The region’s black teas are experiencing notoriety as well as increased demand that dates to the 1980s when local growers collectively raised their production standard, earning a reputation for quality hongcha (red tea). In 2007, Tanyang Gongfu tea was approved for National Geographical Indication Product Protection by the European Union and in 2009, Tanyang Gongfu tea was named to China’s list of Intangible Cultural Heritage teas. In 2010, the tea was awarded the China Famous Tea Trademark. The tea was showcased and served at the China pavilion in Milan Expo, Italy in 2015.
For hundreds of years, drinking a cup of Tanyang Gongfu black tea has been likened to a beautiful woman in a red dress descending elegantly from the cloud-shrouded Baiyun Mountain. The tea’s wonderful fragrance warms the heart of visitors who travel to Fu’an. But you don’t have to visit to experience this unforgettable tea.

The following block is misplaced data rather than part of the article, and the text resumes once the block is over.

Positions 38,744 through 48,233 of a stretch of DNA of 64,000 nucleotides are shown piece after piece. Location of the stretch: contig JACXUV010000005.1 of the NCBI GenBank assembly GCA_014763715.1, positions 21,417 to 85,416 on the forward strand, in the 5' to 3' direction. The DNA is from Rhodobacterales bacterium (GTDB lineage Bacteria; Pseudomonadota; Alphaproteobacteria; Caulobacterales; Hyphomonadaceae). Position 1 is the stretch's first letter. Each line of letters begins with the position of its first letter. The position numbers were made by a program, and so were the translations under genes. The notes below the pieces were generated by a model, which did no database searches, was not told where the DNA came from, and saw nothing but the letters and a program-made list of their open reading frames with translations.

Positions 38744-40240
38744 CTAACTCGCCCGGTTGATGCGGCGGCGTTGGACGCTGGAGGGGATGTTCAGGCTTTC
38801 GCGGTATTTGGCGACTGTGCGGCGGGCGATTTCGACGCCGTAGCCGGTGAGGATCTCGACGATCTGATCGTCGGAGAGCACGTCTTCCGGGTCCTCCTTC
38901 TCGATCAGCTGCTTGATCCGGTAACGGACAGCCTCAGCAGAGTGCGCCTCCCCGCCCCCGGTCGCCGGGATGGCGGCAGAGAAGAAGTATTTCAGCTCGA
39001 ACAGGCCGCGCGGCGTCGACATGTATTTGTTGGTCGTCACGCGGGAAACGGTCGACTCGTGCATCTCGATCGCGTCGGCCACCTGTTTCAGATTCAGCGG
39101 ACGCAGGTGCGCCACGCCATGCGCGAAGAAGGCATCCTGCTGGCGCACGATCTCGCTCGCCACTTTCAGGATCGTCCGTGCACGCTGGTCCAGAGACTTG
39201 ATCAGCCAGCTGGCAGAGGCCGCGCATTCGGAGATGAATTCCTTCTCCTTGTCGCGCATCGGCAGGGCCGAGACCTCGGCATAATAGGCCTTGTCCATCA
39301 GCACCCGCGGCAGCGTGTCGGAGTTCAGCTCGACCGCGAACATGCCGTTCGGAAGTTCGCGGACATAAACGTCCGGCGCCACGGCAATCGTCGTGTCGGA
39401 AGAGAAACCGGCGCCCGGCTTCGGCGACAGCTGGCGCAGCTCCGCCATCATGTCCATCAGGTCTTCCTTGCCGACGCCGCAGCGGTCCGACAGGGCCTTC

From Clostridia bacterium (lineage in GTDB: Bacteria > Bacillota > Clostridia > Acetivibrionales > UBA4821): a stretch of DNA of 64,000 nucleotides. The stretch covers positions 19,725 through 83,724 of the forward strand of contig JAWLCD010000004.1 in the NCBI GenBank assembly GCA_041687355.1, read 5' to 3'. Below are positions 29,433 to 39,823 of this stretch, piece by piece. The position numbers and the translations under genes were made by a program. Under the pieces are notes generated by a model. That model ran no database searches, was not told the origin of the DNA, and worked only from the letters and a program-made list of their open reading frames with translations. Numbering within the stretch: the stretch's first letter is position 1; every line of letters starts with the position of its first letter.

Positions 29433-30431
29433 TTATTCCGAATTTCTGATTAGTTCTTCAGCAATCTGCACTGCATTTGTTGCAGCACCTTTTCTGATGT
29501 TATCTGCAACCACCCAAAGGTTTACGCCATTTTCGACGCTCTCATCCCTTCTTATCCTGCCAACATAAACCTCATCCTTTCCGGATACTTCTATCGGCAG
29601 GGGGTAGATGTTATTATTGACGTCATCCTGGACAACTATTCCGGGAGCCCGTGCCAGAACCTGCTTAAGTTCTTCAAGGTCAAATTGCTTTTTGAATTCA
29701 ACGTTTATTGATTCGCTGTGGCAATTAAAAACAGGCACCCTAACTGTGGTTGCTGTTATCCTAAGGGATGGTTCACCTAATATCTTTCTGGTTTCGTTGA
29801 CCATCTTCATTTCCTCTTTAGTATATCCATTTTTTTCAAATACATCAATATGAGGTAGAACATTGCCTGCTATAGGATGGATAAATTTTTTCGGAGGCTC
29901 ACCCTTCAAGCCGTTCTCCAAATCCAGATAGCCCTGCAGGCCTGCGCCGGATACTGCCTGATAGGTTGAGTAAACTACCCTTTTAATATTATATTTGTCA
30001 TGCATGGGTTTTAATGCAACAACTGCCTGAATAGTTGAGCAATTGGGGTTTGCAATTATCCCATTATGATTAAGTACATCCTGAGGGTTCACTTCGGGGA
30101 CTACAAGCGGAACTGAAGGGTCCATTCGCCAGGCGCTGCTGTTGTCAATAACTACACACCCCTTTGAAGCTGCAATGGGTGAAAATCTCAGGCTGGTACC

Tanyang Gongfu is a taste shared with the world.
4 thoughts on “A Heritage Tea for Modern Times”
Hello Sia Yu, thank you for this very nice and informative story;
we have a beutiful tea house here in Paris, “Thés de Chine”- Mr.Wang Qing has visited there with me several years ago- where they sell Tanyang hong cha,
I will copy your article and send it on,
if there is a Chinese version, the laoban will greatly appreciate,
Hello，thank you for your support. please tell me your email address. Welcome to our association in China.
Thanks for your amazing insight. I always enjoy the backstory of a tea’s origin.
we will issue more tea articles and our association will hold many tea festivals in the future. Welcome to join us if your time is convenient.